How to welcome all into the 21st century
By Sarah VanderZee McKenney | Presbyterians Today
Here are some interesting statistics that you might not know: In 2018, a Centers for Disease Control report revealed that one in four U.S. adults — 61 million — had a disability. According to the Collaborative on Faith and Disability, 84% of people with disabilities claim a faith tradition that is important to them. Yet, only 10% of faith communities do any congregation-wide disability awareness. This was before the pandemic. Now in a time of digital worship, Bible studies and meetings, being part of a faith community can be more challenging for those living with a disability.
While in theory, technology provides a more accessible way to tune in to worship for some with disabilities, the theory falls short in practice for various reasons. Many people with disabilities are working hard to pay their rent and medical bills, and don’t necessarily have enough money left over for the tools they need to worship digitally, such as a computer, tablet or cellphone. Some who do can’t afford internet service.
Then there are the shortcomings of the actual technology itself. People who are blind, for example, rely on good audio and links and websites that are accessible with a screen reader.
Deb Trevino, a Presbyterians for Disability Concerns leadership member, who experiences the world as a totally blind woman, says, “Church is about the fellowship and care we give one another, and I can’t find that in a virtual church service. Apart from radio productions of sermons, I haven’t found anything with good audio. I mourn the loss of services in the church.”
Like Trevino, Laura and Randy Windsor, members of Hope Community Presbyterian Church of Lakeland, Florida, miss the personal interaction with their church family. On Wednesday evenings, they join a Zoom Bible study. “Online is OK, but we can’t talk to anyone,” they said. Laura and Randy have cerebral palsy. Speech can be challenging for others to understand (especially virtually), and typing in the Zoom chat box is not an option for them. The Windsors, though, found a solution to be part of the study’s sharing of prayer concerns. Their caregiver for the night will send a text message to Laura and Randy’s small group leader, who then shares the couple’s prayer concerns with the group.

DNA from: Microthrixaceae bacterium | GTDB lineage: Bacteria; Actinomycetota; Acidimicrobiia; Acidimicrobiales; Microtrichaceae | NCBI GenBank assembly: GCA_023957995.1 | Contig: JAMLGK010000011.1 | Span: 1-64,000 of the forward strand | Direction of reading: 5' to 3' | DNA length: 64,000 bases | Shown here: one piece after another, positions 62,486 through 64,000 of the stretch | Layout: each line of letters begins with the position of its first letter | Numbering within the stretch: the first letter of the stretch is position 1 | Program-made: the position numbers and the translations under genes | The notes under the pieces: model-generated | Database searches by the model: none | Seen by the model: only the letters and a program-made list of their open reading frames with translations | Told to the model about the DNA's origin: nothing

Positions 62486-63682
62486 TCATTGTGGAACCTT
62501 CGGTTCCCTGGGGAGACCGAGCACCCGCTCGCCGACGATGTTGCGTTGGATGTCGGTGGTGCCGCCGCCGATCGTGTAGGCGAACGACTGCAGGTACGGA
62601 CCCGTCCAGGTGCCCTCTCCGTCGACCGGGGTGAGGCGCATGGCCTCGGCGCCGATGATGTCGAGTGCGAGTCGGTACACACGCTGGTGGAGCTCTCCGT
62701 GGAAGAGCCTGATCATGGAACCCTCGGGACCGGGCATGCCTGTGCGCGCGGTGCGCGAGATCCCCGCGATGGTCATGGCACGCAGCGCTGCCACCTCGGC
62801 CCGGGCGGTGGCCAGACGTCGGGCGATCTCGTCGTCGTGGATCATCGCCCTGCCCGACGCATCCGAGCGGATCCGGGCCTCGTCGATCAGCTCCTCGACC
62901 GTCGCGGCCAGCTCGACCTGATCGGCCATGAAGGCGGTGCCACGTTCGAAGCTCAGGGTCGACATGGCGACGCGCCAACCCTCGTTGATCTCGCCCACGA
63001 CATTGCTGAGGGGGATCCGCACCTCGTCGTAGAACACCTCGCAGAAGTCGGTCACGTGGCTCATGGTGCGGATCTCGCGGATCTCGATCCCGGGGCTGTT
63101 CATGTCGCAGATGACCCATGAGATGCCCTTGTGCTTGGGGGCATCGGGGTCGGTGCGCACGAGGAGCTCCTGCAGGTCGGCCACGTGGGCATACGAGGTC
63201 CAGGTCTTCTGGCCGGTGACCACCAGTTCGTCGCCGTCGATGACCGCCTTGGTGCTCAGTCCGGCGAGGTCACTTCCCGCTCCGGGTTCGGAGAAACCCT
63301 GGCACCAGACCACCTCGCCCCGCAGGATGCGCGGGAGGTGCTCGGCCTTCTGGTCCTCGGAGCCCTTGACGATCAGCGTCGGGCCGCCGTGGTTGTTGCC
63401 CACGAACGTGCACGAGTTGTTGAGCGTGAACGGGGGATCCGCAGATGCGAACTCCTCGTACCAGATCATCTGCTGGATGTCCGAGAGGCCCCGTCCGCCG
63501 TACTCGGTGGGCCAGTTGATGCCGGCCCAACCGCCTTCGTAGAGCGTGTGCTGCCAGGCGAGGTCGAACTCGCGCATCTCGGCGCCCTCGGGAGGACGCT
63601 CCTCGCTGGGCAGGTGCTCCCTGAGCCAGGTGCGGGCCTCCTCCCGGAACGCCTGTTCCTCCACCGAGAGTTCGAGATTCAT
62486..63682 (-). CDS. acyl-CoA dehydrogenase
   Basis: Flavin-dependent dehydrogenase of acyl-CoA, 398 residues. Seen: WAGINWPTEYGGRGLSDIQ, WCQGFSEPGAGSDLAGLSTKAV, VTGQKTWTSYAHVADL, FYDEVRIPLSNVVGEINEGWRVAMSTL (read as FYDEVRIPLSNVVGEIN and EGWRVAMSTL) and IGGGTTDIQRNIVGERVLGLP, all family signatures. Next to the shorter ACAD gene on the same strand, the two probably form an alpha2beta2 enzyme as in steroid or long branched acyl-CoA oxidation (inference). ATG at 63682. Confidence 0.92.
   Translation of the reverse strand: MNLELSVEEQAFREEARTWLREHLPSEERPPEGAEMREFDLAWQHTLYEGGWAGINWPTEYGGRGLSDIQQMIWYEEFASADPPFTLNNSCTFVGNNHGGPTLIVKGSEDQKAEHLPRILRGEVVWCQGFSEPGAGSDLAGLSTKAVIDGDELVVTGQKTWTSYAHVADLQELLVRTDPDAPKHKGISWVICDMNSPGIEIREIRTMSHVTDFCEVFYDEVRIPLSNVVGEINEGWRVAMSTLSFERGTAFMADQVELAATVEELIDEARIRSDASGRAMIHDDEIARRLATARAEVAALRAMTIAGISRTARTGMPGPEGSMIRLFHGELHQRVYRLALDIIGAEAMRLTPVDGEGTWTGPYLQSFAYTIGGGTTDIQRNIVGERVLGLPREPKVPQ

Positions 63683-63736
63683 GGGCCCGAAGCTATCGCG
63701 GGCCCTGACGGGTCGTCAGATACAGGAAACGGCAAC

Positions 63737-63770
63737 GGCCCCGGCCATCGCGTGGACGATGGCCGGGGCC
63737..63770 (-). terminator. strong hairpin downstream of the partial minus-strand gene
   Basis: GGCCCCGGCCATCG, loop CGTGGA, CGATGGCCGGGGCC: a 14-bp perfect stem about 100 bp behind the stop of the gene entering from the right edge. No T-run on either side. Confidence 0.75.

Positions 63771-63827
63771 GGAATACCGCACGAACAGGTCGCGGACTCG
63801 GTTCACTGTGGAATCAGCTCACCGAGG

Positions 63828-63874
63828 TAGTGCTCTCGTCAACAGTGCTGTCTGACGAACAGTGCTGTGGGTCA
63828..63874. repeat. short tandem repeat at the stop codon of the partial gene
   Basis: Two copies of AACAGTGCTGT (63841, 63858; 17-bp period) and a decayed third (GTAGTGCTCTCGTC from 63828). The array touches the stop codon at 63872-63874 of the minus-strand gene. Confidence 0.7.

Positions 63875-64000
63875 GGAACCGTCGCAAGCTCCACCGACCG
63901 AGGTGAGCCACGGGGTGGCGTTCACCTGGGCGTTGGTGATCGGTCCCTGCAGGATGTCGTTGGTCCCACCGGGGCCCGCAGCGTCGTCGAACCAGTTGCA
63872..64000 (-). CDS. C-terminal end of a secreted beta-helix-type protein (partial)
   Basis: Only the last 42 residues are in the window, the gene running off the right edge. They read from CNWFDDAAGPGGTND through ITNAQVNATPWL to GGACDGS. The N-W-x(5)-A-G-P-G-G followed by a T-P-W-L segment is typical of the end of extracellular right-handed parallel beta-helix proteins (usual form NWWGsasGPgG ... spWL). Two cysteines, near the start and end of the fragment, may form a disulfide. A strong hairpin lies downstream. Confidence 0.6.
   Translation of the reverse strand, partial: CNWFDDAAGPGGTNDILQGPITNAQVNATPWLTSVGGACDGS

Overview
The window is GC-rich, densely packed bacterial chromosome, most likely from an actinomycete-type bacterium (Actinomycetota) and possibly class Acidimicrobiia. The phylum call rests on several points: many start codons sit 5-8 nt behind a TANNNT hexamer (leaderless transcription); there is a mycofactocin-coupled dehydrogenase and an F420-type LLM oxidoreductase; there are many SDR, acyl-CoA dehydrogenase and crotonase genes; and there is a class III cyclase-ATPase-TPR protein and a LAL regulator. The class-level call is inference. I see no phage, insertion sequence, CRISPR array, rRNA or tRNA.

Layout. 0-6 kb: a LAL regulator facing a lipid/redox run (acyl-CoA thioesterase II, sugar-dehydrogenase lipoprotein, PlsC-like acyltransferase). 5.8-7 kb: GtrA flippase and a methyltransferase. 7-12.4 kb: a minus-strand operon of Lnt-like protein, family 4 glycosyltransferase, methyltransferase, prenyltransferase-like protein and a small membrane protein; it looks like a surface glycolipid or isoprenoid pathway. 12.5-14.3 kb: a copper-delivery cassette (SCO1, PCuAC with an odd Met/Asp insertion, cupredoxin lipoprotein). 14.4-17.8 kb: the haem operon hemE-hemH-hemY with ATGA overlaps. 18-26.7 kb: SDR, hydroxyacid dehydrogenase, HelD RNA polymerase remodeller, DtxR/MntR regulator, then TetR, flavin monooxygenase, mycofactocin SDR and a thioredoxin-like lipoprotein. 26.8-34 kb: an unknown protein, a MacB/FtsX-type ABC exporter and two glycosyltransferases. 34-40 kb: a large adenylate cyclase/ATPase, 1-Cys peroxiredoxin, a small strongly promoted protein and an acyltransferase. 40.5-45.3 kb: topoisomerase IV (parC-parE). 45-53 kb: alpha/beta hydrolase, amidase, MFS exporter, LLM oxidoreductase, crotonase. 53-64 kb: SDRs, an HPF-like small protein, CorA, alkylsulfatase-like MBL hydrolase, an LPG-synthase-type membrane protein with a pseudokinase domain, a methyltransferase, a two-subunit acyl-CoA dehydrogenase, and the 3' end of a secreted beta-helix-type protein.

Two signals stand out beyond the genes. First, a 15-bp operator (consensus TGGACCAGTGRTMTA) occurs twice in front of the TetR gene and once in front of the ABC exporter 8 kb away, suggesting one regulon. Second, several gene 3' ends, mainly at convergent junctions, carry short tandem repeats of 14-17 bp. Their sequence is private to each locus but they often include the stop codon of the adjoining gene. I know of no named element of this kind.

What Mikaela Coppedge from First Presbyterian Church in Bloomington, Indiana, misses about not being able to attend church physically is the opportunity she had to share her gifts by assisting with the church’s coffee cart.
“We would sell fair-trade hot chocolate, coffee, tea and chocolate. It made me feel like I’m part of the team, because I got to help people and then I got to see their smiling faces. I felt good knowing I was helping out the farmers,” said Coppedge, who lives in a group home that has had to follow strict policies to protect the health and safety of Coppedge and her housemates. Her congregation, though, has found ways to include her on Sunday mornings by inviting her to be a liturgist and integrating a recording of her reading Scripture into the digital worship service. Coppedge has taken it upon herself to minister to others by calling church members to “check in on people to see how they are doing.”
The need to connect is a spiritual need she has, Coppedge said, and one that she knows others have as well. All churches have a “Mikaela Coppedge” in them — people with gifts who are not given the space to use them, especially those with disabilities. How can your church make worship more accessible and more inclusive? How can people with disabilities in your congregation, who may often be overlooked, share their gifts in the age of digital ministry?
Sarah VanderZee McKenney is a minister in the PC(USA) and serves as the spiritual support coordinator for Stone Belt Arc in Bloomington, Indiana. McKenney wrote this article in cooperation with Presbyterians for Disability Concerns, of which she is a member.
The first step in creating a more inclusive church community, especially with the advent and growing use of digital worship, is to ask those in your congregation what works and what doesn’t, and what changes are needed to help them participate. For more helpful resources, visit presbyterianmission.org/ministries/phewa/pdc or follow the group on Facebook at PresbyteriansForDisabilityConcerns.
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